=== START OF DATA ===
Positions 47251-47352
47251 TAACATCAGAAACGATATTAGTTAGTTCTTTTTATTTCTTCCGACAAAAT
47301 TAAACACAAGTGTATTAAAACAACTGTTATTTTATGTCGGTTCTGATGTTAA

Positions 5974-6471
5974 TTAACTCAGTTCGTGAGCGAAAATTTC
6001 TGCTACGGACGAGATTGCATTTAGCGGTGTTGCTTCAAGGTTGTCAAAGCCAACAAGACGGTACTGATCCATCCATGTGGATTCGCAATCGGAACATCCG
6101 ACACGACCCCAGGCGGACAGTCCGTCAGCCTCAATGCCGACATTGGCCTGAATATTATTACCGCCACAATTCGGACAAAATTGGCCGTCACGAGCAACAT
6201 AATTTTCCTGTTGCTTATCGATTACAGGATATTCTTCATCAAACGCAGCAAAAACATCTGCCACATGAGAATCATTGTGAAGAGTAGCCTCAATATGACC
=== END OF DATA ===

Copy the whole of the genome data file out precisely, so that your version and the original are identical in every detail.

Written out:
Positions 47251-47352
47251 TAACATCAGAAACGATATTAGTTAGTTCTTTTTATTTCTTCCGACAAAAT
47301 TAAACACAAGTGTATTAAAACAACTGTTATTTTATGTCGGTTCTGATGTTAA

Positions 5974-6471
5974 TTAACTCAGTTCGTGAGCGAAAATTTC
6001 TGCTACGGACGAGATTGCATTTAGCGGTGTTGCTTCAAGGTTGTCAAAGCCAACAAGACGGTACTGATCCATCCATGTGGATTCGCAATCGGAACATCCG
6101 ACACGACCCCAGGCGGACAGTCCGTCAGCCTCAATGCCGACATTGGCCTGAATATTATTACCGCCACAATTCGGACAAAATTGGCCGTCACGAGCAACAT
6201 AATTTTCCTGTTGCTTATCGATTACAGGATATTCTTCATCAAACGCAGCAAAAACATCTGCCACATGAGAATCATTGTGAAGAGTAGCCTCAATATGACC